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“I am sorry to part with you so soon, but perhaps it would be well to go soon, as the place may not long remain vacant. Shall you go in your sailor dress ? "
“ No, mother, I have another suit that I have carefully kept, — the gift of kind friends. How many excellent people there are in the world! Yet I doubt if I should have experienced their kindness had it not been for the unmistakable good-breeding and gentleman-like deportment of my friend, Frank Wood.”
" I should like much to see that amiable Frank Wood,” said Fanny. “I wish to thank him for his kindness to you."
“All in good time, Fanny dear,” said Joseph. “ He has promised to make us an early visit.”
The next morning Brandon started for Boston, and rode on the outside of the stagecoach without quarrelling with his fellow-passengers, -a peaceable, well-behaved young man, intent upon making every body as comfortable as possible.
His uncle, although he received him kindly, looked somewhat askance at his gay foreign dress, — the one he had purchased at Fayal. Joseph, observing it, said, " I hope, Sir, if you receive me into your counting-room, that I shall soon
be able to purchase a more suitable dress than this, which has such a foreign air.”
“Such a foppish air,” replied his uncle. “ You look like a paroquet.”
“ It is too foppish entirely, and I shall be right glad to exchange it for one of American manufacture, and true Yankee plainness,” said Joseph. 6. That
you succeed, as I think
will. When can you begin ? " “ Tomorrow, if you please, sir.”
“ Well, I like your promptness. The salary is five hundred dollars a year. Be honest and faithful, and another year I will add two hundred more to it.”
The morning found Joseph seated among a number of other clerks in a large counting-room. At first, he was, of course, ignorant and awkward, but so great was his desire for improvement that he soon overcame all obstacles.
Faithful and honest he was, giving entire satisfaction to his uncle, and gaining the good will of all with whom he was associated.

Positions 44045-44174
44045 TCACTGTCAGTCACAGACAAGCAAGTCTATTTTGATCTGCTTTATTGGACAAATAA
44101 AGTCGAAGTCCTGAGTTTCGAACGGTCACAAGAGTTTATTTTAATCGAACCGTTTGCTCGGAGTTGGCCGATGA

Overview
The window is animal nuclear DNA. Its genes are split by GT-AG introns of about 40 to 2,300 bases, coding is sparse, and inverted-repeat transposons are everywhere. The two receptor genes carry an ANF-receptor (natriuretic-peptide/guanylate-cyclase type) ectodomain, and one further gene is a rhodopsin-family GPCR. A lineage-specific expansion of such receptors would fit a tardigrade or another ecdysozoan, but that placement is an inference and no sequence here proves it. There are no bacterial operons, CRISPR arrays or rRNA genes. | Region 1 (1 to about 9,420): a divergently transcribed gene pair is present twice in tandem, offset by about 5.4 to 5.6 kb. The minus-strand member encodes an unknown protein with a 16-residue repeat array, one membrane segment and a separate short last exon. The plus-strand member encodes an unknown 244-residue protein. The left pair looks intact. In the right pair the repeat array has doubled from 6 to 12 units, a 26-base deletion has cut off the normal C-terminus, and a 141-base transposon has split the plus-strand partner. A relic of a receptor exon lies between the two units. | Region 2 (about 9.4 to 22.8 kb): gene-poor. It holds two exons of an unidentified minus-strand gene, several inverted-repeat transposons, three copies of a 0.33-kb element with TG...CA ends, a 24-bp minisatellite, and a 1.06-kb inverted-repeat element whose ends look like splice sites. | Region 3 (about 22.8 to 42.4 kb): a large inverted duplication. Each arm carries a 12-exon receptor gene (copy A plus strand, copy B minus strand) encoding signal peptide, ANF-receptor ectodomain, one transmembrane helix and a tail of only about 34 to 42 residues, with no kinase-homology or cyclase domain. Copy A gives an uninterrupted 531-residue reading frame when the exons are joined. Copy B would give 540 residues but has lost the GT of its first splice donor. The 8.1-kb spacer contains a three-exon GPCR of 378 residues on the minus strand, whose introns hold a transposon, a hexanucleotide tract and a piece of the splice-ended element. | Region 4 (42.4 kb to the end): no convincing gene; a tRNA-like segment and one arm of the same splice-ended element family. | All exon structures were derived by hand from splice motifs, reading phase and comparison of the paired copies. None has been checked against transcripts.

The first present that Joseph made, from his own salary, after he had remitted the hundred dollars to Dr. Wood, was a pretty purse to Fanny,
with three five-dollar pieces shining through the meshes. This was at the end of the first half year. The correspondence between Frank and himself had been sustained with undiminished interest on both sides. He learned that Frank occasionally heard from his foreign friends, and that the Don and Donna expected soon to pay a visit to the United States.
AN UNEXPECTED RESOLVE.
So well had Joseph Brandon satisfied his employer that he promised to raise his salary, as he had intimated at their first interview. During the
year which was now nearly at an end, he had been so economical as to live within his income, pay Dr. Wood, and make several presents to his mother and sisters; yet he had always dressed with neatness, and boarded in a respectable family.
The family who had taken his mother's house wished to give it up, to remove to the city ; and Joseph gladly persuaded his mother to return to it again, promising to make up the difference between the rent and that of the small cottage.
Mrs. Brandon consented to do so. Susan and Fanny were delighted to return to their own
home, - and still more so, because it was through the generosity of their brother. They had just become nicely settled when they received a visit from Joseph, accompanied by Dr. Wood and Frank.
It was Frank's eighteenth birthday. His health, since his return, had remained perfectly good; and having decided upon following his father's profession, he had commenced his preparatory studies.
The yarns that they had to spin, when they found themselves tête-à-tête, were as long as those with which they whiled away the lazy hours on board ship.
“ Have you heard from Louise La Tourette, lately? " inquired Joseph. “I perceive you still wear her parting gift. A very sentimental motto,
Pensez à moi !"" 66 Madame La Tourette wrote to me not long since that they confidently expected a visit from
She was so kind as to say that Louise would never forget her American friends," said Frank.
“It is a pity that you were not a little older when you became acquainted with Mademoiselle," responded Joseph.